Employers are promoting employees at a higher rate than they were six years ago, yet they aren’t using that information to their advantage.

A new survey conducted by nonprofit HR association WorldatWork found that 9.3% of employees received a promotion in the past year, up from 7% in 2010.

See also: Key to linking employee health, performance is comprehensive promotional efforts

However, a majority of the 408 organizations (64%) surveyed do not feature or market promotional opportunities as a key benefit to attract new employees.

“Companies should be much more active in their promotional materials, in their recruiting functions, to get that message out,” says Kerry Chou, senior practice leader at WorldatWork. “That’s a totally safe message. You absolutely want to promote those opportunities.”

Yet employers must careful about the language they use, Chou says. Despite the large percentage increase, only a small number of people are promoted each year. Any employer that publicizes a high promotion percentage risks offending employees who don’t get promoted.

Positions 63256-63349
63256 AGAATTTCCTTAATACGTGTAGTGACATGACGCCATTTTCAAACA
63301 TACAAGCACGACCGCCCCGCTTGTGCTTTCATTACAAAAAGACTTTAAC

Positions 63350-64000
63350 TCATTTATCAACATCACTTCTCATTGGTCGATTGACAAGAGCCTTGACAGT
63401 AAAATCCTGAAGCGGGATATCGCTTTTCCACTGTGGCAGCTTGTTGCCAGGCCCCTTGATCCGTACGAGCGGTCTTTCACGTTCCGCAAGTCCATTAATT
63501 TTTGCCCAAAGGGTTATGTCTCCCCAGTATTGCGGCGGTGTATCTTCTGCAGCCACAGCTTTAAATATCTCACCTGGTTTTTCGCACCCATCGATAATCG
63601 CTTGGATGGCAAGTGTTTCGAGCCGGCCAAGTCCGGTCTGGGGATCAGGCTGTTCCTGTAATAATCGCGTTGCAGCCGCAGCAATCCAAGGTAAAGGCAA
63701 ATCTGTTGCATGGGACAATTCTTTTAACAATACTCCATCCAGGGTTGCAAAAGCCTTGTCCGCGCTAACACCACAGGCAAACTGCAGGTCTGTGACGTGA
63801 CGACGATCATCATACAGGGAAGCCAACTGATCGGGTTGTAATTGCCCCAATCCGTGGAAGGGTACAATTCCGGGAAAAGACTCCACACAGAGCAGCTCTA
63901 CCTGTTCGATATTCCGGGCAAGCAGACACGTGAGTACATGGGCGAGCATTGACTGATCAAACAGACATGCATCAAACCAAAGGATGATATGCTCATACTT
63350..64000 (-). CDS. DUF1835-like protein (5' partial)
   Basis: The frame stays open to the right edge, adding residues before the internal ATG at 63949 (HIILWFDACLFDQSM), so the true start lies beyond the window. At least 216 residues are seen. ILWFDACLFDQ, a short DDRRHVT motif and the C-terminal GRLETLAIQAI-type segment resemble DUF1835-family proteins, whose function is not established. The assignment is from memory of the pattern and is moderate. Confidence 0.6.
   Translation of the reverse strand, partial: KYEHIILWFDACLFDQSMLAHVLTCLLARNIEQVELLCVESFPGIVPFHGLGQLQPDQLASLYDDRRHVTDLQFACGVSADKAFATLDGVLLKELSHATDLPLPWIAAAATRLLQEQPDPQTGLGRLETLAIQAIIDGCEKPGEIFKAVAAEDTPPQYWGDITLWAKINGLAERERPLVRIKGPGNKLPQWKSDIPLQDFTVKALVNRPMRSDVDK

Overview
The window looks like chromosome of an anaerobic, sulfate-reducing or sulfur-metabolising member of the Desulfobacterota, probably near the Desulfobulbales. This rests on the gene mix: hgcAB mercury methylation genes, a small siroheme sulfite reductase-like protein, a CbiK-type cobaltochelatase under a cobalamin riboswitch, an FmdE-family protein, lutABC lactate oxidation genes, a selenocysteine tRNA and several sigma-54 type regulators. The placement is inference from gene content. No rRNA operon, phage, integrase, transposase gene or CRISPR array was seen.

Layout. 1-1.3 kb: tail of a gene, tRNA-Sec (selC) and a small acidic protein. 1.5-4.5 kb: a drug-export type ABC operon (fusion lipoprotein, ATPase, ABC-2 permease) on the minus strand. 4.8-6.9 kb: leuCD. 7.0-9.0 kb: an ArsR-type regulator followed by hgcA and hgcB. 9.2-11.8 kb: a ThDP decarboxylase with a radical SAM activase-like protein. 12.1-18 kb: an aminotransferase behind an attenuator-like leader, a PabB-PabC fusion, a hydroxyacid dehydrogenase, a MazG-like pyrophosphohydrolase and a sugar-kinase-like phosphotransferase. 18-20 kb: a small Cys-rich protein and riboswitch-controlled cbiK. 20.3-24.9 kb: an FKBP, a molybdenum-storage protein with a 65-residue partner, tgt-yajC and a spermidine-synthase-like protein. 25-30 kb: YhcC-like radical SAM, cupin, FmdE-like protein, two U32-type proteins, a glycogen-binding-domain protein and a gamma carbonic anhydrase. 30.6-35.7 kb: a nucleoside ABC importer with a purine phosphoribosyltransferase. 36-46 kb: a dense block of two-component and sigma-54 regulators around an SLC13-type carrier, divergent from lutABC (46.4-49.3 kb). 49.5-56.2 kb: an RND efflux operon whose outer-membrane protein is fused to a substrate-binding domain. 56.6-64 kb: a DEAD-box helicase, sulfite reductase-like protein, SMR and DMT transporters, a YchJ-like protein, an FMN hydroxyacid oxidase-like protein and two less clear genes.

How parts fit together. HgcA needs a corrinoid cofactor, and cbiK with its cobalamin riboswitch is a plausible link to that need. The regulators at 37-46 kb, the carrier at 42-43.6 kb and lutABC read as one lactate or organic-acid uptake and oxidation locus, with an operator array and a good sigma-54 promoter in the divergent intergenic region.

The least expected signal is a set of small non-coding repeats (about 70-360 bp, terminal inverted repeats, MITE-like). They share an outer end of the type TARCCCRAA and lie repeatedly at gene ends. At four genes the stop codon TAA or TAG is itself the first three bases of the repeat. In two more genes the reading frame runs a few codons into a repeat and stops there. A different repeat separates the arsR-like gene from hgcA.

While 68% of promotions occur as needed, nearly one-fifth (19%) of employers promote employees annually, according to the survey.

See also: Employers need to communicate benefits to attract jobseekers

Rather than brag about statistics that could isolate the other 81% of employees, Chou recommends that employers incorporate their promotion rates as part of an overall focus on career development and growth.

“What we’re communicating out is that we want to promote. We’re a company that will help you advance your career,” he says. “Most employers don’t take advantage of that. It’s a missed opportunity.”

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